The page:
Posted March 15, 2008 1:54 pm by with 2 comments

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The fact that Bebo was sold for $850 million (a surprisingly low amount according to most analysts out there) to AOL definitely represents the highlight of the week, and that makes one wonder: where on Earth have the other big players been?

If we take MySpace as an example, a company which was also sold way below what it was worth if we take its potential into consideration (the folks over at News Corp are most likely congratulating themselves for their decision each day), it does indeed seem that $850 million represents a more than decent deal for AOL.

In the meantime, as far as the whole Microsoft-Yahoo! drama is concerned, the situation can be described using as little as 5 characters: “words”. Their executives met up so that Microsoft can present its “vision”, while, on the other hand, Yahoo! seems to be negotiating with everyone and their dog.

At least Yahoo! have taken some kind of action this week, with the LiveDeal agreement representing something they deserve credit for. As far as Google is concerned, it’s full steam ahead as always and it seems that, aside from the launch of Google Ad Manager, they are even getting one step closer to “conquering” space (with the launch of the Google Sky web-based application).

Sure, the other big players could have had a word to say as far as Bebo is concerned, but, aside from that, two of them have at least taken some kind of action this week (Google and Yahoo!). Unfortunately for Microsoft, the company which, for some, represents the last hope of Google ever having a decent competitor, it hasn’t exactly been a productive week for them. I seriously doubt that they have managed to make something worthwhile out of their meeting with Yahoo! and, as a result, the final verdict for Microsoft this week would have to be: “disappointing”.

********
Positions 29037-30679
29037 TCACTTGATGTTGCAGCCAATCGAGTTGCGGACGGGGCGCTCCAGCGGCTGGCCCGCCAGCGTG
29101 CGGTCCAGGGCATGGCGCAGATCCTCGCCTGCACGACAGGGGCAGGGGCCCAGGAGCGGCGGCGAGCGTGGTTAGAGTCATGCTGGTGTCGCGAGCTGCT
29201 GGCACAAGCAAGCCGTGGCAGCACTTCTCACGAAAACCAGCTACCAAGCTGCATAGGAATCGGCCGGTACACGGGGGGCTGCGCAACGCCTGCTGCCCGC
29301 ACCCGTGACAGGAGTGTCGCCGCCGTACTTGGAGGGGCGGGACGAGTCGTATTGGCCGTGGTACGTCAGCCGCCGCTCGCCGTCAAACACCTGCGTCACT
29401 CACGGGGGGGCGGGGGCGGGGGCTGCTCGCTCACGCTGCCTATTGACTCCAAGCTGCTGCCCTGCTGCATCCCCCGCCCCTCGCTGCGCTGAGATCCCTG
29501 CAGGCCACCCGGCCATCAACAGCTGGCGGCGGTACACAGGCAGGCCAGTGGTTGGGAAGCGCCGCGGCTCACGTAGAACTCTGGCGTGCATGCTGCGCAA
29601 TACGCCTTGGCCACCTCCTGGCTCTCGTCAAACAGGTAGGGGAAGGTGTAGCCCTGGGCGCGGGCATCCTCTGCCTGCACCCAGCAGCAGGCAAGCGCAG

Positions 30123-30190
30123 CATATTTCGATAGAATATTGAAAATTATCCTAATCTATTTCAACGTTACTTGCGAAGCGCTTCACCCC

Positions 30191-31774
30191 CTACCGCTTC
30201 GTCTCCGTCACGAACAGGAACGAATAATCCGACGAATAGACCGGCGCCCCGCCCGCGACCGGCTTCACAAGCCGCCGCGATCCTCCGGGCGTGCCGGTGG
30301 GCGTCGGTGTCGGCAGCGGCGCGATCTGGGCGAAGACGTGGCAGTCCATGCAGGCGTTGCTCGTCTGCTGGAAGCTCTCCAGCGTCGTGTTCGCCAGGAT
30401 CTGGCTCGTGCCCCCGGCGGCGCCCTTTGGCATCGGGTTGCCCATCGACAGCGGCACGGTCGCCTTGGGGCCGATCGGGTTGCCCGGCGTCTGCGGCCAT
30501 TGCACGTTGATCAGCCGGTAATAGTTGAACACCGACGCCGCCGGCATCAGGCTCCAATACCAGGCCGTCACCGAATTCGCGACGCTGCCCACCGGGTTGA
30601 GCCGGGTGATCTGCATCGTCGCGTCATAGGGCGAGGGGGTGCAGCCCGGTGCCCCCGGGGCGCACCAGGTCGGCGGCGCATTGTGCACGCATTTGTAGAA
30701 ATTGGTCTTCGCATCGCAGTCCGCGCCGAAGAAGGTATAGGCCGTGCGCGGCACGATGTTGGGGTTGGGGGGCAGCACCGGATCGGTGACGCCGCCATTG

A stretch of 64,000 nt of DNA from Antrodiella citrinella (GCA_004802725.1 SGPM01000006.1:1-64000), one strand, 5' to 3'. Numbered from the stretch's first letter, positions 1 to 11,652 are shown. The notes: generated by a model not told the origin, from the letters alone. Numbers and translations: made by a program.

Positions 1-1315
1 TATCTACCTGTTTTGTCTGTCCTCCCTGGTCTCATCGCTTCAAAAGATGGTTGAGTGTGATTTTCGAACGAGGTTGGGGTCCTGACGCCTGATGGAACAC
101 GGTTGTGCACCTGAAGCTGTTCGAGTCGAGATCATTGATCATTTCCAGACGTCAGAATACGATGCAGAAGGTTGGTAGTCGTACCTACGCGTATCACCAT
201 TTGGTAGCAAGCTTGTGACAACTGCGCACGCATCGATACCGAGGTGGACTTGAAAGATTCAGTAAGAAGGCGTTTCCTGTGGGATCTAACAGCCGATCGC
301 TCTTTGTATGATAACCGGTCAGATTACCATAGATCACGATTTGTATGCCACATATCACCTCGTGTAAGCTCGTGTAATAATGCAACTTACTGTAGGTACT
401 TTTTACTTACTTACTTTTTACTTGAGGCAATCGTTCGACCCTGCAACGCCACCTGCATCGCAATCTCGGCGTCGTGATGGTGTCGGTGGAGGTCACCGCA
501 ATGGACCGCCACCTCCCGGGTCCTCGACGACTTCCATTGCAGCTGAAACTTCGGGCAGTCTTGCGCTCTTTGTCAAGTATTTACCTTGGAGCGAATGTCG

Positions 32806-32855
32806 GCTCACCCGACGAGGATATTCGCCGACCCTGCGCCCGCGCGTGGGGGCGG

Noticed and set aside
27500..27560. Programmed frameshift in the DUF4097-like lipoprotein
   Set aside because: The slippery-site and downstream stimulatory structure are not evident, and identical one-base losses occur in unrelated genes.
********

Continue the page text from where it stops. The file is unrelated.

From words (Microsoft) to action (Yahoo!, Google and especially AOL) it has definitely been an interesting week. What will the future bring? As we are already used to by now, absolutely nothing is certain in this industry, so that a surprising turn of events is never out of the question. This week’s zero can always turn into next week’s hero, and, in the end, that’s what makes everything special in the first place. As far as I’m concerned, I wouldn’t have it any other way.

  • Yep, Google keeps doing what they’ve always done. I’m pretty sure Microsoft is working on something – it be hard to stay in the headlines every week but that’s what seems to be working for Google.

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